Available in either light and untoasted or dark and toasted varieties, sesame oil adds nutty flavor to foods when you use it in addition to other oils or instead of other oils in cooking. With 420 degrees Fahrenheit as its smoke point, the temperature at which the oil begins to smoke and give food a burnt taste, sesame works particularly well for sauteing and frying.
In addition to cooking with sesame oil, add a drizzle of the oil over foods for an extra burst of flavor at the end of cooking just before serving.
Sauteing and Pan-Frying
Use only sesame oil when you stir-fry to help ensure that the nutty taste permeates your food, or use 1 part sesame oil and 1 part a neutral vegetable oil, such as canola or safflower oil. Because you use less oil when you stir-fry than you do when you deep-fry, 1 to 2 tablespoons, sesame oil is an economical choice. It works well with a variety of different foods:
- Vegetable side dishes, such as snow peas, Swiss chard, broccoli or kale, take on an Asian twist with sesame oil, sliced or minced garlic and a few tablespoons of chicken stock. Cook the vegetables on high heat, stirring frequently for 3 to 4 minutes until they're crisp-tender, and you can pierce them with the tip of a sharp knife.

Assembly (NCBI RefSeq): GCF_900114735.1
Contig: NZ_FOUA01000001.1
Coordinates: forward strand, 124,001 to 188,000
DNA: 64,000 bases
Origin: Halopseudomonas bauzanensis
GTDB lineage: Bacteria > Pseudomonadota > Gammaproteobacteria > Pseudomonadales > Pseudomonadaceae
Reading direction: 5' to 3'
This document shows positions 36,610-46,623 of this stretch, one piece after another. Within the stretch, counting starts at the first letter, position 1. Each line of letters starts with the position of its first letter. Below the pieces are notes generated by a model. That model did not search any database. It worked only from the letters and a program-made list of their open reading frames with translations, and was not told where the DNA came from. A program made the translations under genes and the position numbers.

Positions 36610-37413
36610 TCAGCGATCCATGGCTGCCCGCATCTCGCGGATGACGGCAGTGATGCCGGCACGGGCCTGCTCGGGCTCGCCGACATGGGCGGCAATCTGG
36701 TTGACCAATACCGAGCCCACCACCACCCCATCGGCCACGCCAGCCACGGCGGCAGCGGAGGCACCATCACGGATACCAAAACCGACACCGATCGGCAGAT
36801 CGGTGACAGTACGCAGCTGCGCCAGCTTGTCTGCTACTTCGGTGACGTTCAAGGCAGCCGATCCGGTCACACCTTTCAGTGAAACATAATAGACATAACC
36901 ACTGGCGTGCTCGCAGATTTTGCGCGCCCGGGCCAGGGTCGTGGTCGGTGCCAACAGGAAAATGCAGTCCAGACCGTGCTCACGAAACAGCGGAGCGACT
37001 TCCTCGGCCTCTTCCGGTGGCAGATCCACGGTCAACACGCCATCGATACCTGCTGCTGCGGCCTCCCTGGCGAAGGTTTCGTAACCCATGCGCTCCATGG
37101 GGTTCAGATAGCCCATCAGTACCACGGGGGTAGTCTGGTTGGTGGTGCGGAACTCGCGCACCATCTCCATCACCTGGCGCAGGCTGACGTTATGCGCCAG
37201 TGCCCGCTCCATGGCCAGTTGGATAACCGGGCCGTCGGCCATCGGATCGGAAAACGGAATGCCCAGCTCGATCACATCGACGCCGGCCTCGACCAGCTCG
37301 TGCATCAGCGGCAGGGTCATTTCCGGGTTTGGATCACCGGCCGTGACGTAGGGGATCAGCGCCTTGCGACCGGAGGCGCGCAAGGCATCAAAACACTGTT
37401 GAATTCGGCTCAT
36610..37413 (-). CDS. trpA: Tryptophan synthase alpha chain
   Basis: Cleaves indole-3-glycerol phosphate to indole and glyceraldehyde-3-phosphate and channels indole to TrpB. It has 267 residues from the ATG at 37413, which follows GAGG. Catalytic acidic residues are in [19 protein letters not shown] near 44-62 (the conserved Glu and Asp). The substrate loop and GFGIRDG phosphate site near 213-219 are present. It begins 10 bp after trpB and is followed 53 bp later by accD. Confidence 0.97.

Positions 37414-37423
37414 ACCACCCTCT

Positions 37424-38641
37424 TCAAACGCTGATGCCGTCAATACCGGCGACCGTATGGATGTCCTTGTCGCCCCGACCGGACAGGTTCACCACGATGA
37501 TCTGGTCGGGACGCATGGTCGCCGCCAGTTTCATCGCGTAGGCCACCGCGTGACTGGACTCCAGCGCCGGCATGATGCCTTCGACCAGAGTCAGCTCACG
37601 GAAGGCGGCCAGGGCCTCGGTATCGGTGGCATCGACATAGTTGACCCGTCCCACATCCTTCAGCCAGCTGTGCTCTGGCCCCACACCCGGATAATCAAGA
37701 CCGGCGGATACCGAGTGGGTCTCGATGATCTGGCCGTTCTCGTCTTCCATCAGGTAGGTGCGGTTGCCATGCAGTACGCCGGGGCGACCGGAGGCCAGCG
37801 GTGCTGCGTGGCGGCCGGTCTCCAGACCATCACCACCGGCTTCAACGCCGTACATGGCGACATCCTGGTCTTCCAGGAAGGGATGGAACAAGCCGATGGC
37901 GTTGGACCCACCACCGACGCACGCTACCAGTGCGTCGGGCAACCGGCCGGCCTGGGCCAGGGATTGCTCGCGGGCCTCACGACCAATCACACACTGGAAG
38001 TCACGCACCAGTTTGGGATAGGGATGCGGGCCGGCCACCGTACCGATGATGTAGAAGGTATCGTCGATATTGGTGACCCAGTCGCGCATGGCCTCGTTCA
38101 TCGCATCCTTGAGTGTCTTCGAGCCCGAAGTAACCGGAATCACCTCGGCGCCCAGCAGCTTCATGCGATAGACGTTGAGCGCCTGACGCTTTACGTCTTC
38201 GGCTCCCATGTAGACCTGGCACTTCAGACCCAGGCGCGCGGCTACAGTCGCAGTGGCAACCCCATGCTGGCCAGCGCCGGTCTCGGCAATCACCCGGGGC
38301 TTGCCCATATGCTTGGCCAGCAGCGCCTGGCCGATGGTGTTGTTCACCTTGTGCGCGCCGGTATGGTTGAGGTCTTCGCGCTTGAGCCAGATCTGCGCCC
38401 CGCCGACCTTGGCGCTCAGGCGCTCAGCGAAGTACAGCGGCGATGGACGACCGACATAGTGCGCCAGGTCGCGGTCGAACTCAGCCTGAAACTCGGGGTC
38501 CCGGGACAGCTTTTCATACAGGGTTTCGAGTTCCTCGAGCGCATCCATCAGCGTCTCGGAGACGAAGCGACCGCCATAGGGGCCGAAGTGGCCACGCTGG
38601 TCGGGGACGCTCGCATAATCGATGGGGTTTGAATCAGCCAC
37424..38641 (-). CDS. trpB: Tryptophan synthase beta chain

- Stir-fries, whether vegetarian, meat, poultry or fish, have a flavor boost with sesame oil used for cooking and drizzled over the top of the stir-fry after cooking.
- Pan-fried steaks, hamburgers, chicken or fish get a hint of extra flavor when you use 1 tablespoon of sesame oil instead of a vegetable oil.
Store an opened bottle of sesame oil in the refrigerator to reduce the chances of the oil turning rancid as it ages. The oil stays good to use for up to 1 year in the refrigerator.
Any fried food you normally cook develops hints of sesame flavor when you replace part of your regular oil with sesame oil. Add anywhere from 30 percent to just a few tablespoons of sesame oil to the oil you use for deep-frying. If you reuse oil for deep-frying, scoop out any bits of food so it doesn't turn rancid and give your next batch off-tastes. Experiment with these deep-fried foods:
- Japanese tempura, a Japanese specialty of batter-fried fish, meat or vegetables
- Sweet potatoes or white potato fries
- Indian fried pakora, fish or vegetables dipped in a batter made with chickpea flour
When deep-frying, cook those ingredients without a batter or crumb coating first and those with a batter last to help keep the oil clean.
Sesame oil works well as an ingredient in recipes, in addition to its use in cooking. Use a few teaspoons in Asian-inspired salad dressings; in marinades for meat, poultry or fish; and in vegan baking as a substitute for butter.